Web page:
Antarctica cruise to the Antarctic Sound.
Scenic cruising in the Antarctic Sound/Lucia Griggi

3. Invest in a Telephoto Lens

Have you brought the best lenses for Antarctica and its denizens? “A good telephoto lens can help you to safely take high-quality photos of the wildlife you’re bound to see when in Antarctica,” Griggi affirms. I favor the Canon 300mm 2.8 prime lenses because it’s hand-held and light, which is essential when on an expedition. Aside from enabling you to take detailed photographs of the amazing wildlife, using the right photography equipment for Antarctica is a great way to avoid the pain of sifting through hundreds of photos to find your perfect shot. This is because a telephoto lens gives you a narrower field of view and enables you to isolate colors, which yields spectacular results. I was photographing a leopard seal early one morning, as it rested in peaceful surroundings. The seal yawned and revealed all its teeth. Thanks to my telephoto lens, the animal’s bright red mouth appeared to be so vivid in color against the snow-covered backdrop. In the photo, you can count all of his razor-sharp teeth and even his whiskers, even though I was stood roughly 25 feet (7.5 meters) away.”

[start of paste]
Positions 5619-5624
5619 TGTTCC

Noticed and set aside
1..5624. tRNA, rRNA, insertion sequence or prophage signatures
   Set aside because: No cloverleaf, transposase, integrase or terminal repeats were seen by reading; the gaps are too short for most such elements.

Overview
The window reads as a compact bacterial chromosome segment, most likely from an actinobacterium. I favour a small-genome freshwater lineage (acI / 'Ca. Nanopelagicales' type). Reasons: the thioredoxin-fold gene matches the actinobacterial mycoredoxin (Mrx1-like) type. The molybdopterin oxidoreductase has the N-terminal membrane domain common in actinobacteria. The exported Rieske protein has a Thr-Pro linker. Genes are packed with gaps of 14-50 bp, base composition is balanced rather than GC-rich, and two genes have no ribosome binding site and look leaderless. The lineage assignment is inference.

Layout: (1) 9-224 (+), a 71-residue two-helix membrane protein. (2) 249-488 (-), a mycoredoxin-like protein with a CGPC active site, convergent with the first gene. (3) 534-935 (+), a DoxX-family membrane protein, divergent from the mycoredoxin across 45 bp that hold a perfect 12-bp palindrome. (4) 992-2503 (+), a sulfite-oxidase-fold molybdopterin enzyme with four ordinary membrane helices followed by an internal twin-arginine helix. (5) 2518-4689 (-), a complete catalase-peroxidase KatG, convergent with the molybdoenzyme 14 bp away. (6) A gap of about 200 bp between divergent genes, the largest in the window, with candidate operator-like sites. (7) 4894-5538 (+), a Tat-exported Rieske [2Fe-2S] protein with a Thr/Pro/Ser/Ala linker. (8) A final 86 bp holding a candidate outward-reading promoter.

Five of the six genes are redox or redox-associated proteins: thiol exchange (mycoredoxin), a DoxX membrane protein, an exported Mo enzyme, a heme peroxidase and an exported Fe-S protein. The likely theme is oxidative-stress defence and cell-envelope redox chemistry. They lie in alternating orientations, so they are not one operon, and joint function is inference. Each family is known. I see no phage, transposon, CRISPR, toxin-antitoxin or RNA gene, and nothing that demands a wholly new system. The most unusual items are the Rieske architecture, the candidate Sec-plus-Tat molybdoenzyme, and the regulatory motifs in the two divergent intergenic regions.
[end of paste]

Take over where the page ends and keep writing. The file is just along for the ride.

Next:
Leopard seal in Yankee Harbour, Antarctica
Yawning leopard seal in Yankee Harbour, Antarctica/Lucia Griggi

And there’s one more tip that Griggi wants to share. Sometimes the best camera you have is the one that’s with you. “A smartphone can also be used as a pro tool. When it comes to shooting ultra wide angles a phone can be a great tool to get pin sharp images in a great wide frame.”